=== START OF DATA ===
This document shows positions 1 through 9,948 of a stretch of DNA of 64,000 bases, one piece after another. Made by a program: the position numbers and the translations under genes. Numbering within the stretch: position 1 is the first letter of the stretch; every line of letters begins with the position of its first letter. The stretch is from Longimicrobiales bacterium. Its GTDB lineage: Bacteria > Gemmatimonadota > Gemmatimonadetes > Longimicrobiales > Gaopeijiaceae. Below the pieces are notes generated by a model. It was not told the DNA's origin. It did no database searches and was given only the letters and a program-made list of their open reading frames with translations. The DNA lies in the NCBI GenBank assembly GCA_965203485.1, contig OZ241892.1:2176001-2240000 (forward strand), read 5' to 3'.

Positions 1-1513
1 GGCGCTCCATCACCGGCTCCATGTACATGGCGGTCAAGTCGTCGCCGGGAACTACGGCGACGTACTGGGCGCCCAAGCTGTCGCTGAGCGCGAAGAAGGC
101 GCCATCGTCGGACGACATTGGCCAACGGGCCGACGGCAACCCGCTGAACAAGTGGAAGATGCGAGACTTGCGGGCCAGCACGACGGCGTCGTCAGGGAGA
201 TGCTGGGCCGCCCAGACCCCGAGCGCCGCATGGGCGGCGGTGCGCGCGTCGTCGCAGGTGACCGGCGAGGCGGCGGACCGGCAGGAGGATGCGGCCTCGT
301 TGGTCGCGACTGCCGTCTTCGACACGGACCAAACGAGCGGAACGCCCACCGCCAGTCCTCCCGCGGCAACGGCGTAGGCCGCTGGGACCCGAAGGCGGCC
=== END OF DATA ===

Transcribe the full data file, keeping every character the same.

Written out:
This document shows positions 1 through 9,948 of a stretch of DNA of 64,000 bases, one piece after another. Made by a program: the position numbers and the translations under genes. Numbering within the stretch: position 1 is the first letter of the stretch; every line of letters begins with the position of its first letter. The stretch is from Longimicrobiales bacterium. Its GTDB lineage: Bacteria > Gemmatimonadota > Gemmatimonadetes > Longimicrobiales > Gaopeijiaceae. Below the pieces are notes generated by a model. It was not told the DNA's origin. It did no database searches and was given only the letters and a program-made list of their open reading frames with translations. The DNA lies in the NCBI GenBank assembly GCA_965203485.1, contig OZ241892.1:2176001-2240000 (forward strand), read 5' to 3'.

Positions 1-1513
1 GGCGCTCCATCACCGGCTCCATGTACATGGCGGTCAAGTCGTCGCCGGGAACTACGGCGACGTACTGGGCGCCCAAGCTGTCGCTGAGCGCGAAGAAGGC
101 GCCATCGTCGGACGACATTGGCCAACGGGCCGACGGCAACCCGCTGAACAAGTGGAAGATGCGAGACTTGCGGGCCAGCACGACGGCGTCGTCAGGGAGA
201 TGCTGGGCCGCCCAGACCCCGAGCGCCGCATGGGCGGCGGTGCGCGCGTCGTCGCAGGTGACCGGCGAGGCGGCGGACCGGCAGGAGGATGCGGCCTCGT
301 TGGTCGCGACTGCCGTCTTCGACACGGACCAAACGAGCGGAACGCCCACCGCCAGTCCTCCCGCGGCAACGGCGTAGGCCGCTGGGACCCGAAGGCGGCC